20 - Victorino approaches plate.jpgPedro Martinez only lasted 4 innings and left trailing 6-0.  A host of Mets relievers finished off the fifth through ninth innings without giving up any more runs.

Moyer lasted 7 innings before Scott Eyre came in and gave up the only two Mets runs in the 8th inning.  The Phillies won the game by a final score of 6-2 to move to 1-game back of the Mets.  In the nightcap, Johan Santana beat Cole Hamels and the Mets re-took a 2-game lead in the N.L. East, a lead they would build to 3.5 games a few days later and then squander to miss the playoffs completely.

This was the 14th to last game game at Shea Stadium.  It was great to add Shea to Tim’s baseball stadium resume.  We got one more picture to commemorate the day…

21 - TJCs lower Shea and cowbell man.jpg…by the way, in that picture “Cow-Bell Man” is standing behind us.  He let Tim clank his cowbell during the game.  “MORE COWBELL!”

On our way out of Shea Stadium for the final time, I took a picture of the four seating decks above the field level…

22 - 5 levels of Shea.jpgOn this sign, Mr. Met thanked the exiting crowd for coming out to Shea Stadium:

23 - goodbye from shea.jpgThe crowd made its way out of the Stadium, many of them like us never to return.

24 - Goodbye Shea.jpgThe next time we traveled to Queens, it would be to visit the new Citi Field, and many people like us would miss the simple and stripped down charm of Shea Stadium and its brightly colored seats.

Goodbye, Shea Stadium.

Fun Times in Queens (10-3-09)


For a while, I’d been wanting to go back to Citi Field for a second game.  We’d gone in April when the Stadium was just two weeks old.  I wasn’t a huge fan of it then.  It was too crowded and I felt like we couldn’t get anywhere near the field.


Well, a few weeks ago, I found a pair of $25/ticket upper deck tickets on Stub Hub for $3 each.  We couldn’t pass it up.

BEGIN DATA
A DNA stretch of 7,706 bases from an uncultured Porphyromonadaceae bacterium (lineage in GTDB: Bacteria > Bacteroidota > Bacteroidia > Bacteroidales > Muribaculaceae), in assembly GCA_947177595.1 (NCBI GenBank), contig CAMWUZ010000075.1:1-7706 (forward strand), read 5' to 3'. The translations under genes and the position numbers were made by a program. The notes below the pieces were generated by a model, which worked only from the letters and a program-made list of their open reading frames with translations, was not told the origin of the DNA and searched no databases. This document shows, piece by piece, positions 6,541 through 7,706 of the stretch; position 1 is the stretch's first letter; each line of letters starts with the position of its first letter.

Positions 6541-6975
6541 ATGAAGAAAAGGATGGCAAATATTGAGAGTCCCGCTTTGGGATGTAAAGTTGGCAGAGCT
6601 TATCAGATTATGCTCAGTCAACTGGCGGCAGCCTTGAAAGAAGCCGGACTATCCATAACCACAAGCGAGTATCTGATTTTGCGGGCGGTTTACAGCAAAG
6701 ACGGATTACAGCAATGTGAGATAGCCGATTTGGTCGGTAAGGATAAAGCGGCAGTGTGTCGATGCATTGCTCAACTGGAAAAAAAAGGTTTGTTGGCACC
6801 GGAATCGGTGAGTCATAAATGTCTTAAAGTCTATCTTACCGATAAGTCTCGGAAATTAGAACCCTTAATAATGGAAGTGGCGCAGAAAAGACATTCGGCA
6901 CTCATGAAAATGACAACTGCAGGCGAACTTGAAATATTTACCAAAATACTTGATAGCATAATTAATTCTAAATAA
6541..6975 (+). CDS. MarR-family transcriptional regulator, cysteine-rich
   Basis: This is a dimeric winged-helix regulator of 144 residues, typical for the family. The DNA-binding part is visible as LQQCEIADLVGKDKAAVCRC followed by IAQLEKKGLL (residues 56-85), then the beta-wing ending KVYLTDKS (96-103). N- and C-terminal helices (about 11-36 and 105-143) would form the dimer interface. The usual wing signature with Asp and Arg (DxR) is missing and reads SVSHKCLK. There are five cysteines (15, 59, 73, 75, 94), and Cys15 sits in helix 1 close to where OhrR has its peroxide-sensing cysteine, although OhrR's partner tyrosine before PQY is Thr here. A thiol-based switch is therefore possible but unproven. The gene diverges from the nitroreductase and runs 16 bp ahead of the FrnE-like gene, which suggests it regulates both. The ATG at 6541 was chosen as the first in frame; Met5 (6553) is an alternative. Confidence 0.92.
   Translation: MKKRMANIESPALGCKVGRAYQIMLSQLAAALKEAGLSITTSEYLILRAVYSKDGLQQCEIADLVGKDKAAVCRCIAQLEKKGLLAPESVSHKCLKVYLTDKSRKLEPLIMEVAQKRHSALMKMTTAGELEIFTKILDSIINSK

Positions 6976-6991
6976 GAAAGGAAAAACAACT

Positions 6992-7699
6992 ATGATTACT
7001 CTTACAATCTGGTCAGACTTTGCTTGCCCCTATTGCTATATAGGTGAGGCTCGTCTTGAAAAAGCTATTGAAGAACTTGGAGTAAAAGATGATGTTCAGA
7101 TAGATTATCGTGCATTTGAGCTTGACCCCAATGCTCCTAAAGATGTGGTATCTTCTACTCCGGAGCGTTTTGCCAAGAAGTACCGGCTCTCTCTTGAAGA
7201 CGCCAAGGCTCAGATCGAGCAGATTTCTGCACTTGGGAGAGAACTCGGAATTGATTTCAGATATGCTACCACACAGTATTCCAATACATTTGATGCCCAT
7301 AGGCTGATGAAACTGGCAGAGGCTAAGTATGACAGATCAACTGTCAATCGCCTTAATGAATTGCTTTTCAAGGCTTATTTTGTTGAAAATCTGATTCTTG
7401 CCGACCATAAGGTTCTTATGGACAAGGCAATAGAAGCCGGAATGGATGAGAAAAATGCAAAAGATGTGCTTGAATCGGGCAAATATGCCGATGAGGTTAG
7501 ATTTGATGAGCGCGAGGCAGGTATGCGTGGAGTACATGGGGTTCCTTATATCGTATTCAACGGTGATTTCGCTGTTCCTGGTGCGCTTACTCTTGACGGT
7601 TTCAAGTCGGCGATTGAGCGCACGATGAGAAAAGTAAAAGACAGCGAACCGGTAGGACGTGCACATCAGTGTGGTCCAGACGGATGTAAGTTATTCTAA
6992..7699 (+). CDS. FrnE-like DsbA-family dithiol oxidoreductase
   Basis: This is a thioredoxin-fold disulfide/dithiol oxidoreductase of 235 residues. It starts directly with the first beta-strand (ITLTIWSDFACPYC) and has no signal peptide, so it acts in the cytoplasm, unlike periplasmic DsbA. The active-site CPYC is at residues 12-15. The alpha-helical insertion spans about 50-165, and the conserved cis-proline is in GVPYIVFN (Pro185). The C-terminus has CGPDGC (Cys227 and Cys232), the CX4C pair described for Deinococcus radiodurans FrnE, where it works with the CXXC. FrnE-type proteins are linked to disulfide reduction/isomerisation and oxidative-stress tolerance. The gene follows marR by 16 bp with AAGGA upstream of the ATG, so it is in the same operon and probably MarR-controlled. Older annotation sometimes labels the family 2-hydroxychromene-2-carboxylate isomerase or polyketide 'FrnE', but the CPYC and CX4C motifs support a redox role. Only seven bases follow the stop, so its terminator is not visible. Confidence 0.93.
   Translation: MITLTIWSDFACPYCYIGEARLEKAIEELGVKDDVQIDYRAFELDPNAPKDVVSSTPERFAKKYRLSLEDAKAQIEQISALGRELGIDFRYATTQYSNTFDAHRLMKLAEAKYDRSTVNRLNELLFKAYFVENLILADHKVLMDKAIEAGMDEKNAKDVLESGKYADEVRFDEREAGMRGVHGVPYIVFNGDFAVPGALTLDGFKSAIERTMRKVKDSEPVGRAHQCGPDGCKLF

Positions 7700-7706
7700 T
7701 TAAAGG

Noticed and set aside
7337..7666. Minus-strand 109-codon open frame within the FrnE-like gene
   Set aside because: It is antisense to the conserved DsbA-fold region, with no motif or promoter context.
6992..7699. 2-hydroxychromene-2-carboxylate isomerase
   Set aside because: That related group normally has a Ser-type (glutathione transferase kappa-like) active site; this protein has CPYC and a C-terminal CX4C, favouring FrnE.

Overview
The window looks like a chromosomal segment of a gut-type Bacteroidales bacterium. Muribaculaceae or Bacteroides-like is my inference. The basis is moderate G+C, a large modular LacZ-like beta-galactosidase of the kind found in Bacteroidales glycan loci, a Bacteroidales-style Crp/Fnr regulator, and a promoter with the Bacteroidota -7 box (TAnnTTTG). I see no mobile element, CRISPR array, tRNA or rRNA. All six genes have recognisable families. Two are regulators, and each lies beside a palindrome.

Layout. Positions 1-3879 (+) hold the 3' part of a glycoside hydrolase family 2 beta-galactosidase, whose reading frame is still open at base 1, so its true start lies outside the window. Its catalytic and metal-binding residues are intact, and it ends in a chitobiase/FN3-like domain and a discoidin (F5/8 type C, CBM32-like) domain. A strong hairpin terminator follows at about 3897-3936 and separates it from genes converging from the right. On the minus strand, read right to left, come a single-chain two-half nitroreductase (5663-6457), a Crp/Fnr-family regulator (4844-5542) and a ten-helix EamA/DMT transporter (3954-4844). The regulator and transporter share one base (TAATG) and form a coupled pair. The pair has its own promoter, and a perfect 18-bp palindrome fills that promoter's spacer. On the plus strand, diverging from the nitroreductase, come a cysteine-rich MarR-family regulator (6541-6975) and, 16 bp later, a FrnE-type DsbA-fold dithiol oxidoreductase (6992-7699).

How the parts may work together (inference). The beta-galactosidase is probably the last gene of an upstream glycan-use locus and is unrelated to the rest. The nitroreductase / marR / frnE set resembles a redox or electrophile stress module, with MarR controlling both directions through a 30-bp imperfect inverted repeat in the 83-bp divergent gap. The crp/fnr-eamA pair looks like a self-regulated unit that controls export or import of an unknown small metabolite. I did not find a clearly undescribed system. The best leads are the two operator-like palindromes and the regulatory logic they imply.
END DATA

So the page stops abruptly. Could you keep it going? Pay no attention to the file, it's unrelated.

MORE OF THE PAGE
I was excited to see Citi Field again, not only because I knew it would be far less crowded due to the Mets poor performance but, because it would be our first game ever in the month of October.  Plus, I was hoping we’d get a ball — our first ever in Queens.


We started out early by driving to New York (or as Tim says “You Nork”) and, as the picture below shows…


1 - getting there.jpg…we headed through the Lincoln Tunnel, parked in the Upper West side, hopped on the C-Train at 81st Street, transferred to the 7-Train at 42nd, watched all of the graffiti go by in the rooftops of Queens, and arrived at Citi Field at about 11:40 a.m.

We entered the stadium through the Jackie Robinson Rotunda and headed up the escalator toward LF to see if there would be BP taking place.  After getting denied access to the field section behind the 3B dugout, we headed down the line and grabbed a spot on the railing by LF.  The Astros were hitting and this was our view: 
2 - citi lf foul field panarama.jpgThere were two Astos pitchers shagging balls down in the LF corner and Tim was watching them like a hawk:
 


3 - jose cruz samuel gervacio wilton lopez and tim.jpgIn the picture above to the left, the middle guy is Samuel Gervacio and the guy on the right is Wilton Lopez.  Lopez was having a grand old time toying with the crowd.  On every ball he caught, he faked like he was going to toss into the stands and then he’d turn around with an ear-to-ear smile and throw it in toward the bucket.  Eventually, former Astro and current Astros coach Jose Cruz (above to the far left) walked out to LF with his fungo bat.

As by strolled by, I asked him, “Hey, coach, can you fungo a ball up here for my son?”  He nodded “yes” and pointed at Tim as if to say, “Is that him?”  I nodded, “Yes.”

Meanwhile, Lopez was taunting the crowd with yet another ball.  Quitely but very authoritatively, Cruz called out to Lopez and motioned for the ball.  Lopez’s face instantly turned from playful-kid to serious-and-respectful.  He toss the ball to Cruz without hesitation.

Cruz turned around and tossed me this:


4 - 1st career ball in queens.jpgCook & Son’s first ball ever in Queens!  And our first ball with the patented Houston Astros “H” magic markered onto the sweet spot.

“Thanks, Mr. Cruz!”

Tim was a little upset that he did’t catch it himself.  He got bit by the catching bug, I guess, after meeting up with Ryan Rowland-Smith in Toronto the previous weekend.

At this point, Tim was just wearing his socks and his shoes were in my backpack.  I told him to put on his shoes so we could head out to the OF and poke around.  He wasn’t too interested in his shoes.  So, I popped him up on my shoulders and we walked to the LF seats.  On our way, I heard, “Hey, Todd!”  I looked up and it was Alex K. from “Riveravenue.”  We’d met Alex in Chicago at Tim’s 30th MLB team milestone game.  We’d exchanged some emails and knew we might run into each other at this game.